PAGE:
Place your bets: Sports wagering passes Senate

By Ryan Nelsen | LSU Manship School News Service

BATON ROUGE—Sports gambling is on its way to Louisiana, and legislators have a plan to divvy up the tax money.

           Sen. Rick Ward, a Republican from Port Allen, passed a bill through the Senate with a 33-3 vote. Ward’s measure, Senate Bill 142, will work hand-in-hand with the final legislative rules for sports wagering that are still to be determined.

           “I don’t know when the first deposits would happen,” said Ward. “There’s a provisional license to let this start as early as the fall.”

           Ward added amendments to the bill during the floor meeting detailing just how the money will be distributed:

20% TO EARLY CHILDHOOD EDUCATION

           The bill states that the Education Fund is not to exceed over $10 million in payout from gambling revenue on real sports events. Fantasy sports wagering, a separate type of betting that should be operational in the state before fall, will deposit all of its funds into early education.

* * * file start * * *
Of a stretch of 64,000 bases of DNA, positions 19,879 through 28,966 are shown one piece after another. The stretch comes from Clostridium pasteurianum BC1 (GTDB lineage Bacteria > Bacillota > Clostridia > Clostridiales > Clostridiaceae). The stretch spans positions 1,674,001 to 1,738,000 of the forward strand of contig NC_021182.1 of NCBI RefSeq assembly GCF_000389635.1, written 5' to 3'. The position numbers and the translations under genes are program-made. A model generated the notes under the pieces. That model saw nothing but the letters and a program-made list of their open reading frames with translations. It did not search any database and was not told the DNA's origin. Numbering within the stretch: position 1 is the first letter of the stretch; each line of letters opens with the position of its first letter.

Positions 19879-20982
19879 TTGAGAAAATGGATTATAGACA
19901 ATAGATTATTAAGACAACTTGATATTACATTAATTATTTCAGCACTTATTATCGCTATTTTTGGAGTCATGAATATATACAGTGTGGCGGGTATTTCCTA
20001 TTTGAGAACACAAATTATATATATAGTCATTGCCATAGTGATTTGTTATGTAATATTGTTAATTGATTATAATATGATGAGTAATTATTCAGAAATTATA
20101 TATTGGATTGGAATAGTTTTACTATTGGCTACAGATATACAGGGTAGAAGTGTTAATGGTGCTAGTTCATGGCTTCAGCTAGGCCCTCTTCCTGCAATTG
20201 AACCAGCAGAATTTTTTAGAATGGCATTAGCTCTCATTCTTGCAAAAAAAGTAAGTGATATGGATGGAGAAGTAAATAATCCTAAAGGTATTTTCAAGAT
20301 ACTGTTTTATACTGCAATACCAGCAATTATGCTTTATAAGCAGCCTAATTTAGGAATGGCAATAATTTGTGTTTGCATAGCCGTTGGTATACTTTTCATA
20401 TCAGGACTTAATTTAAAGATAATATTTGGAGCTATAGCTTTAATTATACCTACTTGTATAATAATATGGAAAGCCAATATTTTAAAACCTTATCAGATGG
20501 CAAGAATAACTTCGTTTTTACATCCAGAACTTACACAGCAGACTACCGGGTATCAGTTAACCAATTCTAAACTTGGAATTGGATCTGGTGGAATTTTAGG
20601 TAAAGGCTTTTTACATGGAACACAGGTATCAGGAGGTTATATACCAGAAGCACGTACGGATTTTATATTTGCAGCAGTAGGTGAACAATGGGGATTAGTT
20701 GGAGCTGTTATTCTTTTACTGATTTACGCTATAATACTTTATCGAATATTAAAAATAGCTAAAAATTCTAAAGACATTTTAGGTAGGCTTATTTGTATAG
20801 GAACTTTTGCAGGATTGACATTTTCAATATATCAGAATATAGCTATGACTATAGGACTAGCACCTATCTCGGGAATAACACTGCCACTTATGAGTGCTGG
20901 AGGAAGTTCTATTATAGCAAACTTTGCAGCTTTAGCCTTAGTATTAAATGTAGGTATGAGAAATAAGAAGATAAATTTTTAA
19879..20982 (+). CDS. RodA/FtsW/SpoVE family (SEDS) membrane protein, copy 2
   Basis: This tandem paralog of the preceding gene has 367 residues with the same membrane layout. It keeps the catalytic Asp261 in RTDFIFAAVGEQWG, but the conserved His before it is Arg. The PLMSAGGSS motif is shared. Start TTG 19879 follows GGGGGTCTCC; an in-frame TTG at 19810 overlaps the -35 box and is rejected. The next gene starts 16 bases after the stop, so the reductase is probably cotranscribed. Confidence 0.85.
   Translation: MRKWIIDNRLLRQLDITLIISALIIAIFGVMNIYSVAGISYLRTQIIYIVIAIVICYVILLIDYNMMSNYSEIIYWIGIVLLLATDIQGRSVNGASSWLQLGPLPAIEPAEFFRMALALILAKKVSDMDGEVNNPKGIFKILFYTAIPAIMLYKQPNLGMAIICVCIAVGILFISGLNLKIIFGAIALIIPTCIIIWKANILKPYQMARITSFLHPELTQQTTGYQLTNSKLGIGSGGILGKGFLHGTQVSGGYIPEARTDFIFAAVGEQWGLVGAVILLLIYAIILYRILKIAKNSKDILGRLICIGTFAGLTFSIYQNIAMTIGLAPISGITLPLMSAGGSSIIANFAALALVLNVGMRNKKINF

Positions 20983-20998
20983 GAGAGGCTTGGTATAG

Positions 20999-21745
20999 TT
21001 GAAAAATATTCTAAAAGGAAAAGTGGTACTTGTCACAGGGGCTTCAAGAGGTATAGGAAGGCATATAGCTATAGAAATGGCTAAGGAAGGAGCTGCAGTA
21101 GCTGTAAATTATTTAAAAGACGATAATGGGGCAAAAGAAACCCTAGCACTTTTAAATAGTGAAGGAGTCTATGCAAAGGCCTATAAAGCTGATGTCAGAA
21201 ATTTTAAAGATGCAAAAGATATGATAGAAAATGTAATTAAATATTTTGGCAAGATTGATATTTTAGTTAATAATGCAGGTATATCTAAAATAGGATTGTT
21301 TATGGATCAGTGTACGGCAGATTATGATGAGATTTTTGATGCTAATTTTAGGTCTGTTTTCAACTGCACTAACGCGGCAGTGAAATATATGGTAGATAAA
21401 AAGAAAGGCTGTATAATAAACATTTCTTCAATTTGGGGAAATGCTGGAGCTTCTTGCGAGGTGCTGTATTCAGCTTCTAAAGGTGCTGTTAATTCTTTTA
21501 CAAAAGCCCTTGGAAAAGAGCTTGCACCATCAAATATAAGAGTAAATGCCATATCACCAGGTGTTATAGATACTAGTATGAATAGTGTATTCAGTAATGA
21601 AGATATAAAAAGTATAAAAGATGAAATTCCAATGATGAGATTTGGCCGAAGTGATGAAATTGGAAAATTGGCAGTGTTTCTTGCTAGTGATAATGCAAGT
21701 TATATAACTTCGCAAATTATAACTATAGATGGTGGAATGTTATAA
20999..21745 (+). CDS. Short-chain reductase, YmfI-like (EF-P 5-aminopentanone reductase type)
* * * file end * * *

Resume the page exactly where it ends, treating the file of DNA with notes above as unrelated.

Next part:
10% TO THE PARISHES

           The 55 parishes that approved sports wagering in 2020 will see some of the money return to them. Ten percent of what the state collects will be separated and given to parishes proportionately to the taxes pulled in.

1% TO THE BEHAVIORAL HEALTH & WELLNESS FUND

           The bill creates a fund to invest in comprehensive treatment facilities for individuals with gambling problems.  The state treasurer will have control over the fund.

1% TO THE LOUISIANA STATE RACING COMMISSION

           A question was raised on the floor by Sen. Jay Morris, R-West Monroe, who later voted in favor of the bill, asking Ward why racing associations were getting money.

           Ward appeased Morris by showing what a low number 1% is. Ward responded with a hypothetical situation of the state collecting $5 million in one year and giving the commission $500,000, which satisfied Morris.

           The money taken in by the commission will be used to supplement the cash prizes for horse racing in the state. The 1% is divided into thirds, with 2/3 going to Louisiana Thoroughbred Breeders Association and the remainder going to the Louisiana Quarter Horse Breeder Association.

68% GENERAL FUND

           The remaining funds will be entered into the general fund for the state’s use.

           The Senators who opposed the bill are Mike Fesi, R-Houma; Karen Peterson, D-New Orleans; and Glen Womack, R-Baton Rouge.